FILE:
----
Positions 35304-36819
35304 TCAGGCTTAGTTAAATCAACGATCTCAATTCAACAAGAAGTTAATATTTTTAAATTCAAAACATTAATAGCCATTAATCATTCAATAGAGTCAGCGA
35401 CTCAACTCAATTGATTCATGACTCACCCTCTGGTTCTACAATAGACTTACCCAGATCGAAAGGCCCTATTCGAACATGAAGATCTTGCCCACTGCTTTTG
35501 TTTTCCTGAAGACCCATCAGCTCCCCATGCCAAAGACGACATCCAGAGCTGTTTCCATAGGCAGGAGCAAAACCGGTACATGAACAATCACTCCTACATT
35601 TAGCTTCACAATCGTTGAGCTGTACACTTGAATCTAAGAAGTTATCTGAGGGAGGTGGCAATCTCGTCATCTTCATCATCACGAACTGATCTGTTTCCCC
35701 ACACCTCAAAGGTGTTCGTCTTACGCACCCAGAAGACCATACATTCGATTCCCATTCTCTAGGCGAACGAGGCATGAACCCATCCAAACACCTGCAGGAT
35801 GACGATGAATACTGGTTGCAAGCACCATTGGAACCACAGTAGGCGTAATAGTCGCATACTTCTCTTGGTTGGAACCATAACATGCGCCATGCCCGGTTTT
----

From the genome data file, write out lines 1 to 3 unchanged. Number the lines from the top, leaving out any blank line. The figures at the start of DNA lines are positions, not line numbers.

Positions 35304-36819
35304 TCAGGCTTAGTTAAATCAACGATCTCAATTCAACAAGAAGTTAATATTTTTAAATTCAAAACATTAATAGCCATTAATCATTCAATAGAGTCAGCGA
35401 CTCAACTCAATTGATTCATGACTCACCCTCTGGTTCTACAATAGACTTACCCAGATCGAAAGGCCCTATTCGAACATGAAGATCTTGCCCACTGCTTTTG